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Old September 13th, 2016, 10:52 PM   #961
BournvilleBaggie
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Bloc Hotel
City Centre

Links: http://www.constructionenquirer.com/...am-bloc-hotel/
  • Planning permission has been given for the 26 storey Bloc hotel next to New St station and Grand Central shopping centre.

    The hotel will have 238 rooms and has been designed by Glen Howells Architects.







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Old September 14th, 2016, 02:46 AM   #962
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^ Why does it look so big? Is it the cladding? That does not look 26 stories, more like 46 stories!
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Old September 14th, 2016, 03:19 AM   #963
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It will likely look taller because it's not as fat.
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Old September 14th, 2016, 11:48 PM   #964
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Quote:
Originally Posted by mileymc1 View Post
^ Why does it look so big? Is it the cladding? That does not look 26 stories, more like 46 stories!
We can hope, mileymc1!!!

Incidentally, Birmingham City Council is currently reviewing it's policy on tall buildings in the city centre. This could pave the way for Birmingham to have some really big buildings ..... and be back where we were pre 9/11 when Birmingham's big developments were put on hold!










Proposals that could be revived?






The UK's second city, Birmingham. Exciting times ahead!!!
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Old September 16th, 2016, 08:15 PM   #965
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Plot F, Arena Central
City Centre

Height: 61m | Floors: 18 | Client/Architects: ACD / Holiday Express

Links: http://www.skyscrapercity.com/showth...494504&page=55

  • The 210 bedroom Holiday Inn Express and Leisure Club in Birmingham city centre occupies a highly prominent, and technically challenging, site on the southern boundary of Arena Central.

    The form of the hotel is driven by a myriad of site constraints including the complex sub-structure of the existing New Street Railway Tunnel, which passes under its south east corner, and the challenging sequence of surrounding site levels and access points.

    The visual appearance of the development is composed of elements derived from local and distant contextual features whilst at the same time hinting at the site’s historic connection with the famous ATV studios and television presentation through the application of a light weight ‘pixelated’ façade.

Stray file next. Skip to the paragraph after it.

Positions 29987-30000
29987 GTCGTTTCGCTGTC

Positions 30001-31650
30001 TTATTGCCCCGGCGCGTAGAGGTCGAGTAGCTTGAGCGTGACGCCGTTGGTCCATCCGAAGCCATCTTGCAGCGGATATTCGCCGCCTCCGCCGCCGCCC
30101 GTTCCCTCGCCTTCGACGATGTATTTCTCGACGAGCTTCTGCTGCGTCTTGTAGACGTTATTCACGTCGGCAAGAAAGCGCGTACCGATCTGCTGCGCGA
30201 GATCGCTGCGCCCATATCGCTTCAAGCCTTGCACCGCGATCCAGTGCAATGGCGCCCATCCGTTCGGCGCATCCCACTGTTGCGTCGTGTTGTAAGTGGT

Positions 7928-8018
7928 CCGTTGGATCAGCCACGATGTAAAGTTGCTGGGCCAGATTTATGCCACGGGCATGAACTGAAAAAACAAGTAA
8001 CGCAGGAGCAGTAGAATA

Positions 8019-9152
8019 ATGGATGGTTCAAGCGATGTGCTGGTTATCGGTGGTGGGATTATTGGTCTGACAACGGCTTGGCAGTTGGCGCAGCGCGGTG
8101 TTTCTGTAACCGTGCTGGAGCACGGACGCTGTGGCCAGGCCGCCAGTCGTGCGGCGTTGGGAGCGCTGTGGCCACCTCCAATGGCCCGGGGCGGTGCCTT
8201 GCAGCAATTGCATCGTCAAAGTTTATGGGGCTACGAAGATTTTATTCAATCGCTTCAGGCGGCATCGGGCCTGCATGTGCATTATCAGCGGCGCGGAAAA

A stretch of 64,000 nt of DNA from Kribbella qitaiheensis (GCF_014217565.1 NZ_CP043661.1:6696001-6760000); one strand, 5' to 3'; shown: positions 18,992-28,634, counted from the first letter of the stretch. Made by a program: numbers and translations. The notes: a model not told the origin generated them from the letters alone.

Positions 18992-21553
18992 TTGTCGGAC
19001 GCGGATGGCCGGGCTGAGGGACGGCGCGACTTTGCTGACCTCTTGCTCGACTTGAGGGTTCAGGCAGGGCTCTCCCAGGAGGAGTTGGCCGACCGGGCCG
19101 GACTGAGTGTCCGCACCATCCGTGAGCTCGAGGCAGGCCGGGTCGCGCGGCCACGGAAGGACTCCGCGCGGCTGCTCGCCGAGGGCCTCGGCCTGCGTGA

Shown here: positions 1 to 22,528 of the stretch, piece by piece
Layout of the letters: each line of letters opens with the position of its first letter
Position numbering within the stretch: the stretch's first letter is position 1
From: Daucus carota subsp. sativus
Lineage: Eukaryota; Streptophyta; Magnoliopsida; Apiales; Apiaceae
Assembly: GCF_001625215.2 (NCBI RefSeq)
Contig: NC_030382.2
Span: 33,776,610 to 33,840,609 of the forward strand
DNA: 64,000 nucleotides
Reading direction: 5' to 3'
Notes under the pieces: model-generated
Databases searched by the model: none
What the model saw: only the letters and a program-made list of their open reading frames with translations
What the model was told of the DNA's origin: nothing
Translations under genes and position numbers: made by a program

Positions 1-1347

• Current status: Under Construction





Progress at Arena Central Plot F:-


Arena Central Plot F by Ade, on Flickr

Arena Central Plot F by Ade, on Flickr


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Old September 18th, 2016, 10:51 PM   #966
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Touchbase Birmingham
Selly Oak

Floors: 3 Client/Architects: Sense/Glenn Howells Architects

Links: https://www.sense.org.uk/content/con...-west-midlands
  • The national deafblind charity Sense is developing a community facility for deafblind people based in Selly Oak.

    There will be a sensory garden and training and personal development zones for the users of the centre.

    The centre will also have a cafe, performance space and an arts programme for the local community.

    The facilities will be arranged around a central hub connected to the garden with offices on the upper floor.
  • Current status: Under construction





Construction underway:-

Touchbase, Selly Oak by Ade, on Flickr

Touchbase, Selly Oak by Ade, on Flickr
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Old September 19th, 2016, 10:28 PM   #967
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PARADISE

The UK's largest city centre construction site


Birmingham - UK










..... below shows what's planned for one of Birmingham's most historic sites.












Offices .... shops ..... restaurants ..... hotels.
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Old September 20th, 2016, 11:44 PM   #968
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Birmingham University Library
Edgbaston

Height: 32m | Floors: Six | Client/Architects: Birmingham University/Associated Architects.

Links: http://www.birmingham.ac.uk/universi...ary/index.aspx
  • The £42m library will provide 13,000 sqm of floor space over six levels including 12km of open access shelving.

    The library will include a research annexe with 50km of shelving housing the university's heritage print collection.